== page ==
The Esports Integrity Commission, or ESIC, has issued a public statement regarding stream sniping in Counter-Strike: Global Offensive. With online tournaments as the new standard, there are more opportunities than ever for teams to watch streams of their own live matches and gain an informational advantage.
The ESIC claims to have received an alarmingly high number of ghosting allegations in Counter-Strike over the past few months. After a series of investigations, they have “assessed compelling evidence depicting that this behaviour has been taking place on an alarmingly regular basis and at all levels of competition.”
ESIC reinforces prohibition on stream sniping in CSGO with its notification of a zero tolerance policy.— ESIC (@ESIC_Official) December 2, 2020
“ESIC has received and assessed compelling evidence depicting that this behavior has been taking place on an alarmingly regular basis and at all levels of competition.” (1/2) pic.twitter.com/ExYLGUkh9S
The Integrity Commission went on to recommend several techniques that could prevent or mitigate stream sniping, including three-minute broadcast delays, external recording of players, and muting commentary during technical pauses.
- Read more: Tfue forced to forfeit Twitch Rivals prize money, xQc's teammates banned after stream sniping fiasco
The ESIC further confirmed that entire professional teams were breaking anti-ghosting rules on a regular basis. If they were to issue bans as a result of these violations, it “would have had an extremely adverse effect on CS:GO esports, particularly in the top tier.”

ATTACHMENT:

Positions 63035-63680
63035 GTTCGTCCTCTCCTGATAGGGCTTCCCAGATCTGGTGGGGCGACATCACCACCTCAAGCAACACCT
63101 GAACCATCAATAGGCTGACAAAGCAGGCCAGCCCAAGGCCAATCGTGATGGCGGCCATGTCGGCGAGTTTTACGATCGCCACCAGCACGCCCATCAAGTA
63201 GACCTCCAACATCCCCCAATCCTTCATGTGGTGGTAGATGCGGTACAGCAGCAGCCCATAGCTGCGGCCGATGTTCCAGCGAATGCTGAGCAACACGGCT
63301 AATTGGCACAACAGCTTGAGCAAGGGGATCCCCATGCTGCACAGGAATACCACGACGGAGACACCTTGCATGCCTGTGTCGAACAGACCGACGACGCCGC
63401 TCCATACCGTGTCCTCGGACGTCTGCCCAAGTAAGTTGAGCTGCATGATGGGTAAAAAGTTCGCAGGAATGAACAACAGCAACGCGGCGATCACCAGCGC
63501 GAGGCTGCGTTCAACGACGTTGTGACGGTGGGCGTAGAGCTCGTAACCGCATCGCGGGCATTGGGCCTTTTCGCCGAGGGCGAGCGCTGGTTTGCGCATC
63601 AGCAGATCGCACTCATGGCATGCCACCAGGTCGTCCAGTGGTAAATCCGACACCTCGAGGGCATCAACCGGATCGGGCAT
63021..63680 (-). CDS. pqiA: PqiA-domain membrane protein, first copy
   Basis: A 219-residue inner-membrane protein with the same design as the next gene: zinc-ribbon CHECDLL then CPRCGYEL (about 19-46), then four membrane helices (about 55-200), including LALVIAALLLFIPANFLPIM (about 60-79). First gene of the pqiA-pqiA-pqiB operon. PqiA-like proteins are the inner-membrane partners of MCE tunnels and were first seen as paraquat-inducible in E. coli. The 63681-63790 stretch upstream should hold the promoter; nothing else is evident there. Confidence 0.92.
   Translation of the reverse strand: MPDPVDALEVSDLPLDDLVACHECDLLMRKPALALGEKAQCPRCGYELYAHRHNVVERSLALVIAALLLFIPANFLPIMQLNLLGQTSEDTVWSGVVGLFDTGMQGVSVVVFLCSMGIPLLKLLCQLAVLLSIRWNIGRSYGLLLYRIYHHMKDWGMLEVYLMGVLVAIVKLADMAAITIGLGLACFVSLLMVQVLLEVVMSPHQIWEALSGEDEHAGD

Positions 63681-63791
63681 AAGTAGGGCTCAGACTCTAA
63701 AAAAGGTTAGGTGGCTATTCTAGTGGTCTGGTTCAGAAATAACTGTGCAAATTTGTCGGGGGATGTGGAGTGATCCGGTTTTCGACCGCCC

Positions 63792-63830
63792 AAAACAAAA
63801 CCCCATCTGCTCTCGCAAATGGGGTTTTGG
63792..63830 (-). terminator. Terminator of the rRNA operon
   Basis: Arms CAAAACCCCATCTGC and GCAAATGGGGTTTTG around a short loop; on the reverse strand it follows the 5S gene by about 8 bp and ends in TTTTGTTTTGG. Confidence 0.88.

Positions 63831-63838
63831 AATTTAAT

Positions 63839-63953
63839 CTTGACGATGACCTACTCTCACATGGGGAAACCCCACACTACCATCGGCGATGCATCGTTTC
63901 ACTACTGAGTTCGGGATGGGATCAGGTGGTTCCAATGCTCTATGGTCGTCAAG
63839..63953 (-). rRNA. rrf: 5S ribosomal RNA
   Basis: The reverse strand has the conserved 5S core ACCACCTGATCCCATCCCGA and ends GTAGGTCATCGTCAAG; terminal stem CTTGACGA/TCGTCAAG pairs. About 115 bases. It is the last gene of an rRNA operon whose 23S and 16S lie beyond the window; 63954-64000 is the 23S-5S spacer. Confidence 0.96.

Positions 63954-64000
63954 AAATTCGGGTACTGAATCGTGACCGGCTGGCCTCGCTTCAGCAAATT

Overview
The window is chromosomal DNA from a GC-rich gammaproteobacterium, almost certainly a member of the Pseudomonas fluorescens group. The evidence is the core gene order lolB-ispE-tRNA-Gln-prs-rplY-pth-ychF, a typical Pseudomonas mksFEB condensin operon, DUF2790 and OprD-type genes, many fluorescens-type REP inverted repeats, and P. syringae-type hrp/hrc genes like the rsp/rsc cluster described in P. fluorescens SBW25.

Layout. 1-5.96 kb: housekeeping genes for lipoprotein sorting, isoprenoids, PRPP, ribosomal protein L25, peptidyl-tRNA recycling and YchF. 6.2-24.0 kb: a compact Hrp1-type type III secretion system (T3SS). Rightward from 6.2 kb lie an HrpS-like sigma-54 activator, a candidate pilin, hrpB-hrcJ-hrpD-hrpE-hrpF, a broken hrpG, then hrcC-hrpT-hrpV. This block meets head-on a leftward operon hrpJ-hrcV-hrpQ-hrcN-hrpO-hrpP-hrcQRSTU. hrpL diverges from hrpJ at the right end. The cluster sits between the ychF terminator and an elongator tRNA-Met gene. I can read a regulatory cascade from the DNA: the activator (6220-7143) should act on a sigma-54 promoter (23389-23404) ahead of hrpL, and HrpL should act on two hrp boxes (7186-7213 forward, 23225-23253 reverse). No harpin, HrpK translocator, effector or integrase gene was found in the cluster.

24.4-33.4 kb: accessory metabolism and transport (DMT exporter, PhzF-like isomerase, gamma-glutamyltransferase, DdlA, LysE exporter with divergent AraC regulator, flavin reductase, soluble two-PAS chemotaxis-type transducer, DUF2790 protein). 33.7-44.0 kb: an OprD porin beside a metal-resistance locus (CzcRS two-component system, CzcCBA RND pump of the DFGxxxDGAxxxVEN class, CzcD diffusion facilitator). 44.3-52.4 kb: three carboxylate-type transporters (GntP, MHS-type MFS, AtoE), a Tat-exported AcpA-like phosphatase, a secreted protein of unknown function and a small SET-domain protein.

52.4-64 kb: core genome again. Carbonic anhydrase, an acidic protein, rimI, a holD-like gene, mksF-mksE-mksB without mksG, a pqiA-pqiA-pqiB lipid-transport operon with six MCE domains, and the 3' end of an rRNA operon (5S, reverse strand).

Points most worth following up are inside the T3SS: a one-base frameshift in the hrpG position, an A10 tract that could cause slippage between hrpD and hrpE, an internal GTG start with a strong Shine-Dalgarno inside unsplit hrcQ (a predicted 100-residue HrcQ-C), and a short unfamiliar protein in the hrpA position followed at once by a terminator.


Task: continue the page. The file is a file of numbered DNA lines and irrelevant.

A graphic on the ESIC website claims it "doesn't pay to cheat" but washing their hands of widespread stream sniping contradicts that. (Picture: ESIC)
Seeing as their previous rules did not align with their now-zero tolerance policy, the Commission has elected to halt all current investigations without charging anyone. However, all future violations will be “vigorously prosecuted.”
“Whilst I am disappointed with the level of abuse of this facility and clear rule-breaking, it is my view that we have done what is best for the broader CS:GO community,” said Commissioner Ian Smith.
“Our decision not to proceed with prosecutions and our recommendations are born out of pragmatism and the desire for a holistic [sic] approach that actually works and has the minimum adverse impact on this important esports community,” he added. While certainly practical, some Counter-Strike community leaders are disappointed with the decision.
Super disappointed TOs and ESIC decided not to punish those caught stream sniping.— Michal Slowinski (@michau9_) December 2, 2020
How does one get away with what's essentially cheating? How is it fair on those who played fair and potentially lost money, ranking points or even their jobs?! https://t.co/U0RNSfd0GP
The Esports Integrity Commission is most famous in Counter-Strike for banning more than 40 coaches and staff in September for abusing a spectating bug. Their partners include DreamHack, Blast Pro Series, the Electronic Sports League, and more.